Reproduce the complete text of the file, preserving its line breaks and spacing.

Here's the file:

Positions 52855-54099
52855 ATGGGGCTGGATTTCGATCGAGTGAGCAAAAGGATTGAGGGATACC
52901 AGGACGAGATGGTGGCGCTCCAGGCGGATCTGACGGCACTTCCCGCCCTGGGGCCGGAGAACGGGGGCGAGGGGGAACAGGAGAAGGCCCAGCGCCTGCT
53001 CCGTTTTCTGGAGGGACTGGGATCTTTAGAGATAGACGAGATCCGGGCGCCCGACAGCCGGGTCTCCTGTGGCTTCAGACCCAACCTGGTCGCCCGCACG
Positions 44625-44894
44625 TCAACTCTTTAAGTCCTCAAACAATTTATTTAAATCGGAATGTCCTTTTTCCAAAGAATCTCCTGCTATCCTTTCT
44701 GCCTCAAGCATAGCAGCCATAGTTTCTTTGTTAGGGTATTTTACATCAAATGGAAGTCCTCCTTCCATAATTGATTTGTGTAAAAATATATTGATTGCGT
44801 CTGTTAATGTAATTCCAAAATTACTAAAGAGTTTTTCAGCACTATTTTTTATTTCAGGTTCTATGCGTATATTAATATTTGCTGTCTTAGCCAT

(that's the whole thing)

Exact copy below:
Positions 52855-54099
52855 ATGGGGCTGGATTTCGATCGAGTGAGCAAAAGGATTGAGGGATACC
52901 AGGACGAGATGGTGGCGCTCCAGGCGGATCTGACGGCACTTCCCGCCCTGGGGCCGGAGAACGGGGGCGAGGGGGAACAGGAGAAGGCCCAGCGCCTGCT
53001 CCGTTTTCTGGAGGGACTGGGATCTTTAGAGATAGACGAGATCCGGGCGCCCGACAGCCGGGTCTCCTGTGGCTTCAGACCCAACCTGGTCGCCCGCACG
Positions 44625-44894
44625 TCAACTCTTTAAGTCCTCAAACAATTTATTTAAATCGGAATGTCCTTTTTCCAAAGAATCTCCTGCTATCCTTTCT
44701 GCCTCAAGCATAGCAGCCATAGTTTCTTTGTTAGGGTATTTTACATCAAATGGAAGTCCTCCTTCCATAATTGATTTGTGTAAAAATATATTGATTGCGT
44801 CTGTTAATGTAATTCCAAAATTACTAAAGAGTTTTTCAGCACTATTTTTTATTTCAGGTTCTATGCGTATATTAATATTTGCTGTCTTAGCCAT